Our big #1 is upon us with a trip to Cincinnati. Umphrey’s celebrated America’s birthday in style, after a few years in Colorado, in Cincinnati. What happened here was an absolute beauty of a show. We’ll do our best to describe it, but you’re doing your self an injustice by not picking this up.
Jekyll & Hyde
Drew – This has crept into being my #1 JO intro. Not much to say since it is what it is, but this is truly a perfect way to start a show… haunting->explosive with a side order of arrow directly into Mulche’s.
Rob: J&H will always bring about great memories from New Year’s in St. Louis, so naturally I had to take the time to put on the KaBump>Divisions from said run before diving into this show. Nonetheless, here we go.
Drew -Mulche’s is one of those songs that if it were a person, it’d be leaning against a seedy bar with a toothpick in its mouth flipping a coin because you have zero idea of what is about to happen when you run into it. The line Pony lays down early in the stew is worth the price of admission alone, and everything else being added on top is basically bonus points. I’d like to call into question whoever thought Andy ‘Xanadu’ Farag does nothing…. Take a peak at the first ‘near-peak’ of the stew prior to the guitar only drop out. He is octopus’ing the hell out of his rig.
Rob: Just hold me down and punch me in the face, why don’t ya? This Mulche’s is relentless. Even Usain Bolt thought this jam was fast. My favorite type of jam is when the peaks seem to plateau one another, constantly building to the next section, and this was one of those times. Kris, Andy, and Ryan are working hard to keep this thing afloat while Jake, Brendan and Joel exchange licks like rapid fire. In the Cincinnati heat, this certainly got things even hotter to start off America’s birthday. Our Founding Fathers would’ve been proud. I like how the fire right into the outro too, no messing around.
Drew – A splendid choice to follow a heater Mulche’s. And I’ll be perfectly honest here, I’ve listened to this Sociable a handful of times, have been completely lost in the moment with where they are taking it (Signs of a well worked jam/stew). I’d classify it almost as sewer jamming. It has the dingy, dark vibe, with hints of being in the under ground levels of Super Mario.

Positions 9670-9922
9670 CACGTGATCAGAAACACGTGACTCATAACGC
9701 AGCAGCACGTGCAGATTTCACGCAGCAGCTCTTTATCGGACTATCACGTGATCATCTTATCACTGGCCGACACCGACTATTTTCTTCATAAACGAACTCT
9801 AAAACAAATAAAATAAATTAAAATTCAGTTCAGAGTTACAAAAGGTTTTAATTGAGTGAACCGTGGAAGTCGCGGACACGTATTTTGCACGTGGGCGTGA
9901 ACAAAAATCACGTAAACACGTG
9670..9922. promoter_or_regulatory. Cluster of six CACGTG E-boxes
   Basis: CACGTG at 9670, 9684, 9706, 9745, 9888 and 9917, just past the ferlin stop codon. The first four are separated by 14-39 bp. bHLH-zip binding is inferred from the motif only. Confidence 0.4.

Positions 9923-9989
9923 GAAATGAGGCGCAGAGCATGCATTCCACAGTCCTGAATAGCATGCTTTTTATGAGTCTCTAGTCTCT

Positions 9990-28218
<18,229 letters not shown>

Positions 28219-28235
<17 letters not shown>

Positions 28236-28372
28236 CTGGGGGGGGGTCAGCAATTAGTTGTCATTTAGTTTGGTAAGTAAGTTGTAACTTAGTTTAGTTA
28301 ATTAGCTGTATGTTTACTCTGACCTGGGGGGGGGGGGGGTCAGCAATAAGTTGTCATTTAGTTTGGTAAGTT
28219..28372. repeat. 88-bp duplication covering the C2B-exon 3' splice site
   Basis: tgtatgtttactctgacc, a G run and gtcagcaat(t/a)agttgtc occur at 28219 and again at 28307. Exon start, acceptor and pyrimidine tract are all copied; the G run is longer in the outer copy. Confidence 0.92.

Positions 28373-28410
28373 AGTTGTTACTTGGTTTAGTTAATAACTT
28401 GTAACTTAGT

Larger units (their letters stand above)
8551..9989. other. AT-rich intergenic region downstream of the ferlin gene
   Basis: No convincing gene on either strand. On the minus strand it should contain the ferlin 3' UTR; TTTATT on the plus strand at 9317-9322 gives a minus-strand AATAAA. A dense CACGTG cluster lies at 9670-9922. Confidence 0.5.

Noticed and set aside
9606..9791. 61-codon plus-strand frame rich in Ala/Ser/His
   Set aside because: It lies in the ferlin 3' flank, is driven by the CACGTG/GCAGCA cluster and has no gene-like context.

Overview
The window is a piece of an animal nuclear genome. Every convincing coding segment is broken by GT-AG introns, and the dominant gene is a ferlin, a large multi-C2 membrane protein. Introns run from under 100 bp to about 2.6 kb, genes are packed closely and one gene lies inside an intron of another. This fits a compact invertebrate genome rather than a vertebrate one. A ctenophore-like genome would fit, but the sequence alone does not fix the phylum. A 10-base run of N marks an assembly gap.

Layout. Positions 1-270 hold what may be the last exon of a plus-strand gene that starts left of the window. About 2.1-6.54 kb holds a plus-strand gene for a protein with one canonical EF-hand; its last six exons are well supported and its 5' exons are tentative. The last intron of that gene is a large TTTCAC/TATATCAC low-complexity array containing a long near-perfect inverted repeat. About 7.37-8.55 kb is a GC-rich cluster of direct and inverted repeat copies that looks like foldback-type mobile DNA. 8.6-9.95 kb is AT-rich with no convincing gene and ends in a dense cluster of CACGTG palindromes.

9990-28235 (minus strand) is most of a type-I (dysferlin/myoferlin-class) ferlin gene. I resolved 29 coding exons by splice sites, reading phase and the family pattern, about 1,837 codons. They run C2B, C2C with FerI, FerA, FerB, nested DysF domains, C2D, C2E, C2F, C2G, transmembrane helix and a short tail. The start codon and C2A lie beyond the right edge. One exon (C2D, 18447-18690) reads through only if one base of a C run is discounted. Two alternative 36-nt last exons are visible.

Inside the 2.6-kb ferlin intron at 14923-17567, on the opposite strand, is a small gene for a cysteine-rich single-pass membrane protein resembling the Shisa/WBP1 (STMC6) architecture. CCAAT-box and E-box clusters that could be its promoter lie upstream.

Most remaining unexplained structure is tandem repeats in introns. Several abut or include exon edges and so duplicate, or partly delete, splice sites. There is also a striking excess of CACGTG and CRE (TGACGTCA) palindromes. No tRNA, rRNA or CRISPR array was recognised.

Rob: Very Joel-heavy for most of this jam, as they play around with it for a little while before settling into a nice groove at the end. It gets very dark, like Phish 2.0 dark, in some of those middle sections. I don’t know if that was due to some heat exhaustion or just not knowing where exactly to take the jam. Regardless, this was a nice contrast to the opening romp that was Mulche’s.
Drew – Probably going to need some prescription eyewear if you didn’t see a GA coming on the Fourth. However, it leads to yet another return of the 12/30/11 Plunger Stew, which is always welcome (Get it here, or listen here). Post stew, falls back into the GA ending with heavy drums percussion back and forth.
Rob: Great American on July 4th is The Official Umphrey’s McGee Guarantee. You just expect it. Sort of like the way you expect every Tyler Perry movie to be terrible. Regardless, this is a fantastic version and as Drew said a revisit to the 12/30/11 Plunger. I mentioned St. Louis memories, and it seems like the band was on the same page.
Drew – I love this Moog heavy prelude. I love The Floor. I love making paper snowflakes with scissors and construction paper. Pretty standard version of The Floor, but it’s designed to give you goosebumps with not much room for heavy table turning improv.
Rob: I’ve noticed two songs, The Floor and Haji, start to get a bit of treatment as far as extending intros/outros are concerned. This version of The Floor keeps that idea alive as they mess with a little 90-second Moog prelude that leads into the tune. The placement of The Floor can make it even more raucous, and this was one of those times. Following a nice GA, Cincy heated up again with The Floor.
Syncopated Strangers>White Pickle>Syncopated Strangers
Drew – I’ll differ this to Rob, but this is up there with Mulche’s, and the yet to be mentioned Bright Lights, but this perfect. I know there has been some discussion about whether Den was played with (in?) White Pickle, but I’m going with no. I’d argue more for White Pickle with Den teases.